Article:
As I mentioned, women were prominently featured in several of the ads. I learned that in the early days of the bicycle, the independence it afforded young ladies combined with its early reputation for being a bit pornographic made it a tough sell to women in general. A deluge of advertising illuminating the virtue and femininity of the machine resulted, and by the turn of the century women comprised 1/3 of the market for bicycles. That's the only history you're gettting for free! Go see the rest of it for yourself. Up for another month, Tuesday through Sunday from 10-7.


Ruh Roh!

Animal lovers that we are, we wanted to make these photos public, as it's not every day you get to see your product displayed so doggone well. These were sent in by Jaami, the proud new owner of the turquoise and burgundy superhero featured below. I hate to say it, but the model, Tobie, pretty much outshines the belt in these scenes. And rightly so.

So thanks to Jaami and Tobie for their enthusiastic and spirited photos! We promise to display any pet related photos demonstrating FH product versatility from here on out.


Tandemonium 2008

What could possibly beat the heat this time of year? What's worth sitting in an hour of traffic on Friday at rush hour in a hot car with sad air conditioning? You probably already guessed it: A trip to the Trexlertown Velodrome for the annual tandem track racing event Tandemonium. Um, can I just say...


The race featured the USAC Tandem Sprint Nationals and included riders from all over the world. A series of sprints, followed by one knock down drag out (thank goodness, not literally) go of all eleven teams on the track at once. And in the end, Argentina took it. Crowd favorites also included Gomez and Gomez, a brothers team from Pasadena, CA and a father son duo from King of Prussia. Sadly, no ladies competed on tandems, though there were a couple intermittent rounds of solo riding sprints for both men and women.

Fancy Wheels, too.


Jerk It

Normally I don't get sucked into crazy videos on YouTube, but for this I made an exception as I think I've watched this six times in the last twelve hours. It's by That Go, a duo comprised of Noel Paul and Stefan Moore, two graduate students at DXArts, the Center for Digital Arts at the University of Washington in Seattle. The video was created for a contest hosted by Thunderheist to make a music video for their song Jerk It, and not surprisingly, it won. The whole thing is pretty much total genius.


City X

In honor of this holiday weekend and my own experience of America, I wanted to share with you a really excellent piece of radio. It documents that very spirit of American freedom, independence and liberty--the mall--through a documentary piece set in a small anytown in Illinois. Listening to this made me feel at once both happy to have moved away from my own small, mall-loving town and also immensely nostalgic for the time when my life orbited around it. The feeling of security, albeit somewhat artificial, when your life can be thusly defined by a single structure is an understandable one.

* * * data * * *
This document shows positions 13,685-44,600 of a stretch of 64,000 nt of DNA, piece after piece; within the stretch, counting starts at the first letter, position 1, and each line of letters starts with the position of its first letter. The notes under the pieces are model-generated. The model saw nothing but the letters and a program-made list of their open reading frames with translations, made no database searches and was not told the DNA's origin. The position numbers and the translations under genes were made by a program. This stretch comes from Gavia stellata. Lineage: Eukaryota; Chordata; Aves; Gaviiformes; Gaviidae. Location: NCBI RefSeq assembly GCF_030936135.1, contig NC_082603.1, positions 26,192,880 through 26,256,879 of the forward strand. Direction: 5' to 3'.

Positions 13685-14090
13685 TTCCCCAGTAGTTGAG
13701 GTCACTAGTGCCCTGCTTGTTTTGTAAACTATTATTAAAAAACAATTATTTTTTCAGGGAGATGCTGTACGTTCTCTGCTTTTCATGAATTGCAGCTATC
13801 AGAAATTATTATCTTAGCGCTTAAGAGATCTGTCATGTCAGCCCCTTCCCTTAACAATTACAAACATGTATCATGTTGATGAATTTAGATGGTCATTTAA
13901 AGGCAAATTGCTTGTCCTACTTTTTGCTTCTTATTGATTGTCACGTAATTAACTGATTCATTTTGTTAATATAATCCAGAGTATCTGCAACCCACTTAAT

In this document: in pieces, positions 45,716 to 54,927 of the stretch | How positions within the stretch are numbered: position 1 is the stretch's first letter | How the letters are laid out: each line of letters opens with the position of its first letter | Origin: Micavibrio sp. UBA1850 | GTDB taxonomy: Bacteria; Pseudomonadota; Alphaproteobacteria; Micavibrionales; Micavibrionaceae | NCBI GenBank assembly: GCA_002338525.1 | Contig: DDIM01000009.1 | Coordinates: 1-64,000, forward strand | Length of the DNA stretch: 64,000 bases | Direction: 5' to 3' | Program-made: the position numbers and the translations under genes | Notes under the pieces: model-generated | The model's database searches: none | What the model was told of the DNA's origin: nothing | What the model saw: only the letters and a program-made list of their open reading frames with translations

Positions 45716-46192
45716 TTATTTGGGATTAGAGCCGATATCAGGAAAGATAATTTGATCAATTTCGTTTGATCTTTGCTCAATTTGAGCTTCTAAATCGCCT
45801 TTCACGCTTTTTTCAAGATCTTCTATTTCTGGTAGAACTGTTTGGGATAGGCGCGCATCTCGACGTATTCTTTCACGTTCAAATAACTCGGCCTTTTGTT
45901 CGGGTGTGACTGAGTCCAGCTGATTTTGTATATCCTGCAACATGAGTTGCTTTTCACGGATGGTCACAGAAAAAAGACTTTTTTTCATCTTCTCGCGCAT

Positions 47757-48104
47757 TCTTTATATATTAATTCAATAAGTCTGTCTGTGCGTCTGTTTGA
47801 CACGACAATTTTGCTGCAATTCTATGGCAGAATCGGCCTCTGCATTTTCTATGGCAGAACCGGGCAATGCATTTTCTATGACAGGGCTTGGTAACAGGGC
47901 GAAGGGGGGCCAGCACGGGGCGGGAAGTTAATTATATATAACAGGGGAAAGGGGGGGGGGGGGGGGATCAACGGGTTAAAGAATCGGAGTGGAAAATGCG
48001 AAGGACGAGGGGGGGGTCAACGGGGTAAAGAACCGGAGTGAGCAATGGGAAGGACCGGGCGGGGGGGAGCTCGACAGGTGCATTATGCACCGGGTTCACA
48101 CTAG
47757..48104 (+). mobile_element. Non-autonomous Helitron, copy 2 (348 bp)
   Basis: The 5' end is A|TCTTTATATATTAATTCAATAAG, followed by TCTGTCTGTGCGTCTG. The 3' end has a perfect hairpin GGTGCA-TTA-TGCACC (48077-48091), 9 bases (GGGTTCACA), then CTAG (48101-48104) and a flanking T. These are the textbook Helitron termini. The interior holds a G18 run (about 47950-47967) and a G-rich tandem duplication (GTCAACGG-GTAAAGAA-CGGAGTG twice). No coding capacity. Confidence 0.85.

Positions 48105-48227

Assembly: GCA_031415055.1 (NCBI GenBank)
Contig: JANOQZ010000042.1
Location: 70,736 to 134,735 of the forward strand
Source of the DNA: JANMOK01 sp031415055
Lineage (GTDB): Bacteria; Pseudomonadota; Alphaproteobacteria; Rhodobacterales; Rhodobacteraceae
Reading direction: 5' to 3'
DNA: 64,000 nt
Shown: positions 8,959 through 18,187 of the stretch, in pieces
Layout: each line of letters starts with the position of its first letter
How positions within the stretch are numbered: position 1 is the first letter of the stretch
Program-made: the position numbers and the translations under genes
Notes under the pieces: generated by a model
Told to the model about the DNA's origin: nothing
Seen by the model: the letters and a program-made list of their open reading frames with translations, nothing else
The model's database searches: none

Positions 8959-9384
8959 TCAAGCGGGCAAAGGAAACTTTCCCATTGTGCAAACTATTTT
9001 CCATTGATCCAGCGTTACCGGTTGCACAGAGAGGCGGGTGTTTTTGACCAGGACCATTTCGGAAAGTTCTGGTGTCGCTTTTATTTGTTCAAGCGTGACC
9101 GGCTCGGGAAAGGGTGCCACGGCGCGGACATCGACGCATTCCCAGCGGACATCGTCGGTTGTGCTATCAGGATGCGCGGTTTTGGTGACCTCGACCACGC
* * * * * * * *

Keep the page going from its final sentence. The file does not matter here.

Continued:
Jonathan Mitchell produced this story, which comes through as affectionate and critical in the very same breath. He scores the entire piece using Muzak, the easy listening generic brand pop music so often found humming throughout the corridors of shopping malls. I really like that he manages to include both macro and micro observations by townies and urban theorists to present a very full picture of his subject. I heard the story on RadioLab, a genius show put out by WNYC that creates sadly only 5 episodes a season. They aired City X as filler while they work on the upcoming season. It turned out to be at least as quality as the show itself.

Carrie and I both hail from the midwest, as you may or may not know. Our lives in Philadelphia share very few of the landscapes found in Ohio or Wisconsin, and we like to keep it that way. Bearing this in mind, I have a very certain pride for my rural suburban roots. I have a distaste for box stores and mall-like development precisely because I knew it so intimately for the first 18 years of my life. In fact, I worked at the mall in the Marshall Field's shoe department throughout high school. Most of my friends had jobs at the Gap, Banana Republic or Sunglass Hut because it was the easiest place for teenagers to get jobs at the time. And this keeps me humble when talking about the people caught up in contemporary American development, working and shopping in malls, driving from parking lot to parking lot. The issue is bigger than the people. And the sheer size of this lifestyle sometimes clouds our collective imagination about what else might be possible.

The Food Court of my own hometown's mall.

Johnathan's piece obviously comes from another ex-small town standpoint; his interest in the topic demonstrates a definite movement from inside mall culture to now critically outside of it. And while he seems to hint at a certain incredulity at the culture's persistence and aggressive appetite for corn fields and outskirts, he also highlights the significance and meaning, positive or negative, the mall holds in American culture. A sure sign of sound journalism.


Bike Friends

It's never to late to make a play date for your bike. Just because he or she is made of steel doesn't mean your bike lacks feelings.

Couldn't we all use a hug from time to time? I thought so.